First, you should know that I don’t “do” color. As a Northwest native, black is the new bright and evergreen feels like neon. I come from the land of “don’t-notice-me-just-appreciate-my-intellect.” We grocery shop in fleece. We dine in fleece. We sometimes even get married in fleece. Fleece in a wide array of grays, browns and neutrals.

It took years of being in the South before I traded in my white and navy running shoe for—gasp—a barely-there turquoise. I thought everyone was staring at my feet as they called out for recognition. No one did. Except me. And yes, I fell face-first on the path around Forsyth Park.

Sixteen years later, I pray each year that the latest version of the NB 860s will be bolder and brighter. Not because I want to overcompensate for a waning intellect, but because my sense of running style has finally caught up with my (sometimes) sharp mind (except at mile 20—at which point I turn into the cerebral equivalent of an amoeba). Simply put, bright = fast. Show me a sprinter who wins in all-whites and I’ll show you the pig that just flew by.

This year I was delighted by the bright purple 806 V6 kicks I pulled from the box, their rubbery delicious new-shoe smell pouring over me. I actually inhaled, deeply, and got a wee little new running shoe high. And the clothes are equally as fantastic. The shirt is what I would call a 7-minute miler, complete with SPF, this adorable back-vent and supreme wickability (yep, I’m making that a word).

photo 2photo 1
Last year, the Impact 3-inch short was released in a somewhat conservative (my jam) line-art pattern and I bought two pair because I loved them so much. NB quickly followed up with a more organic tie-dye pattern, which I also bought, channeling my inner Woodstock. This year, they’ve gone balls-to-the wall with color and pattern but still offer a subtle Seattle-gray option. Whatever color I opt for, I’m going to run chafe free, because that’s the true magic of these shorts which I will continue to buy until my bones crumble and my plantar fasciitis compels me to crawl. But honestly, even then I’ll crawl along in some cute just-long-enough-to-be-appropriate-but-not-too-long-to-be-“mom shorts.”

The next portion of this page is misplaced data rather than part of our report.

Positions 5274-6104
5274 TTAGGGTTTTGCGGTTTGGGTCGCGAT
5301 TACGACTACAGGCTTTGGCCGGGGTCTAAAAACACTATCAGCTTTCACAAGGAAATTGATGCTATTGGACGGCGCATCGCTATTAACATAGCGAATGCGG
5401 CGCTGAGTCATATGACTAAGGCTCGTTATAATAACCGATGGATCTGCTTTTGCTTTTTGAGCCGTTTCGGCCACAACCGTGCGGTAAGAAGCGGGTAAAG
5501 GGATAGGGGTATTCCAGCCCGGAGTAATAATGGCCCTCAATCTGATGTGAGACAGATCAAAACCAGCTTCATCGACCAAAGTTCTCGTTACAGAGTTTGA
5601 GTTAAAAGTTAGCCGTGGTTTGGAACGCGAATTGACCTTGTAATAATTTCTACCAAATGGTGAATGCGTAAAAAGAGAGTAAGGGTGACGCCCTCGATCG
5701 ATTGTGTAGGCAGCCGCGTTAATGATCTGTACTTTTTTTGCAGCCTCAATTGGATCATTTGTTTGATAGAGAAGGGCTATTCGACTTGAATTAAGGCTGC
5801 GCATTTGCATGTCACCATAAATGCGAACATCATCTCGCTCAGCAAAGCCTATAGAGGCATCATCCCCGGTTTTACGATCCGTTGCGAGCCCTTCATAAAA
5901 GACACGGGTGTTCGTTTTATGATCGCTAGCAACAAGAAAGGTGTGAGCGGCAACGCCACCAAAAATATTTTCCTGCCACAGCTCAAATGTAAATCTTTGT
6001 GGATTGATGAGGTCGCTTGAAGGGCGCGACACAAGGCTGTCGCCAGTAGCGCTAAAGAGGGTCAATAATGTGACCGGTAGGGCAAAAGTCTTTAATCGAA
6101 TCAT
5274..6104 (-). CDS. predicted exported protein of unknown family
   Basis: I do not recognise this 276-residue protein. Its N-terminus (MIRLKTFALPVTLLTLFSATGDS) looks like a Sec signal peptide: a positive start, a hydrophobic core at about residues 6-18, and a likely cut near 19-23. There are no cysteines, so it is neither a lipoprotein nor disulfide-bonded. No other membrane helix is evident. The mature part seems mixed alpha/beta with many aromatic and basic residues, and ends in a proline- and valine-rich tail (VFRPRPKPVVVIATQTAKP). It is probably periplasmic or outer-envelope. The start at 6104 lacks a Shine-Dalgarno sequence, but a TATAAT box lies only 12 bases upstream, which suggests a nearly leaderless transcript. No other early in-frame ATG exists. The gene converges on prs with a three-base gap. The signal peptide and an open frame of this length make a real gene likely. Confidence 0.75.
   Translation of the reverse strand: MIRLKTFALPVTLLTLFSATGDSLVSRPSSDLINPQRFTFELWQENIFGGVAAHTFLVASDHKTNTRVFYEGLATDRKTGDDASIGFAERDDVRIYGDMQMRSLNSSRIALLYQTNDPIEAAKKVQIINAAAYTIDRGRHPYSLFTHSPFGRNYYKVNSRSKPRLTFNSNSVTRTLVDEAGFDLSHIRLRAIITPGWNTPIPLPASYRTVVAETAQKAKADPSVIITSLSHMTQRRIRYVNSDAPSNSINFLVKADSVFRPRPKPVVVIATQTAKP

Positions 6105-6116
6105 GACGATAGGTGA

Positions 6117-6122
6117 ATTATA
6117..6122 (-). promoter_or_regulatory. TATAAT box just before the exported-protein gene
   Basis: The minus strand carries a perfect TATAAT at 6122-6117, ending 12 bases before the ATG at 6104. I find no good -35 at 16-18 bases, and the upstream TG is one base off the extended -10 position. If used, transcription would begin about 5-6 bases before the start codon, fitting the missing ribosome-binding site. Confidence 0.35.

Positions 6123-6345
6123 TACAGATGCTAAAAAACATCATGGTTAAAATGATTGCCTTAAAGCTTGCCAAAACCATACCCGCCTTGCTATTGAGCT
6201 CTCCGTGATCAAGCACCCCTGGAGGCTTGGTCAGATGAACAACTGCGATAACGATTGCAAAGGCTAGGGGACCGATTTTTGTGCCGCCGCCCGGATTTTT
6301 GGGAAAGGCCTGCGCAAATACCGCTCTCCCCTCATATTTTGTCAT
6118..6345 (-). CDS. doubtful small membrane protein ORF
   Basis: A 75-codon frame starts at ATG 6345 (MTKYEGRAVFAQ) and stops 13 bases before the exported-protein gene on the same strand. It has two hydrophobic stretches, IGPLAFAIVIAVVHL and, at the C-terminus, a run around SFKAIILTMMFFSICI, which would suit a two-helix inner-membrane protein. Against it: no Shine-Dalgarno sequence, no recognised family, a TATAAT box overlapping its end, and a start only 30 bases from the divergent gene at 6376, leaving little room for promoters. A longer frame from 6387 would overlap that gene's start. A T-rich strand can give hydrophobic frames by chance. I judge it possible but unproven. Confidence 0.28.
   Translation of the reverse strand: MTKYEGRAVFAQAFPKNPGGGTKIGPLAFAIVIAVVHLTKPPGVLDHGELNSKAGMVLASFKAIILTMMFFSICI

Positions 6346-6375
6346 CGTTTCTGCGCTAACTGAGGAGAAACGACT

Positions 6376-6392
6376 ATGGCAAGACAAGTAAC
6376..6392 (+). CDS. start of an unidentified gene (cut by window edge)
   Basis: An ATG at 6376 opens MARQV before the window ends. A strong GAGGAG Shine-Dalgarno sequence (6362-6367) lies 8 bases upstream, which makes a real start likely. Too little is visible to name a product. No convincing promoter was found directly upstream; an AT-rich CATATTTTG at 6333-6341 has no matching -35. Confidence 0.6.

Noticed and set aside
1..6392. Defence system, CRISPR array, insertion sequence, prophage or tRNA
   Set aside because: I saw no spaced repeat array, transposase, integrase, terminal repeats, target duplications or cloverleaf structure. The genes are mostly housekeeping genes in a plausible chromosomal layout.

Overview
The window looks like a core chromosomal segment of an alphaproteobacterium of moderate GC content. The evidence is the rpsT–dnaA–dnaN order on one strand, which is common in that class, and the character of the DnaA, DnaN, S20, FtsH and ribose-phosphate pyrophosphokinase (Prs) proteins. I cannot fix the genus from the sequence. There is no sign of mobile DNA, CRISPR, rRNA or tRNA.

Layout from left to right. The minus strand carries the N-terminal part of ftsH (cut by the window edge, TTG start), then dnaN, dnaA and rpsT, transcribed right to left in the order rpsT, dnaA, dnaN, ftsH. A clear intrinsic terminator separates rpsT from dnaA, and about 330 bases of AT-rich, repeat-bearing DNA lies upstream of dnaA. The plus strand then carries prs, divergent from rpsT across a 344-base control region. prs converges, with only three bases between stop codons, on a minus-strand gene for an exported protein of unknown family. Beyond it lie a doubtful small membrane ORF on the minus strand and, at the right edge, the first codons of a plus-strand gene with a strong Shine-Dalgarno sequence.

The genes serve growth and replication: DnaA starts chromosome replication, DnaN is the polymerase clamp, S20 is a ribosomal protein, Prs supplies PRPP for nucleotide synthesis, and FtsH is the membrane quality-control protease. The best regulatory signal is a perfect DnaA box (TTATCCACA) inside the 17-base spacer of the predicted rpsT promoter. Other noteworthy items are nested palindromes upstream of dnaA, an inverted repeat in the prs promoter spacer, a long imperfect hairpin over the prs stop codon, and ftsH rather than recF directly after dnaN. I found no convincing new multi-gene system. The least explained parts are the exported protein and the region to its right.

photo 4

This Thursday, I’ll get to “model” (i.e. walk awkwardly and make duck-lips) some more of New Balance’s latest line of running gear at Fleet Feet Savannah’s Ladies Night Out event at 7 p.m.. And when I hit the Publix Savannah Fashion Fitness Expo on Friday,  April 1 (no joke) you can be sure I’ll have my debit card in hand. This year promises to be even better than last, offering an incredible inventory of race wear made for discerning women runners. Sure, I’d love for you to race, but you don’t need to be a registrant to attend the expo on Friday. Just stop in, say “hi” (I’m working the registration from 5-8) and get some great swag and catch the fever, and, the color.

Being Thankful Sometimes Takes a Little Convincing

 

United Way Turkey Trot

I love me a Turkey Trot!

I like to run on holidays, especially on my birthday and Thanksgiving—the two times of the year I’m acutely aware of the good things in my life. Today was no exception. I’m a pretty regular “turkey trotter,” running the 4-mile race every year I’m in town. Because the distance falls between a 5k and 10k, I don’t have too many expectations about my time; I just want to beat improve (or so I tell myself). This takes the race-pressure off as does the fact that everyone out there is in the holiday spirit. The atmosphere just feels a little “lighter” than usual—because if you don’t have a good race, it would be selfish not to be happy simply be thankful that you can race.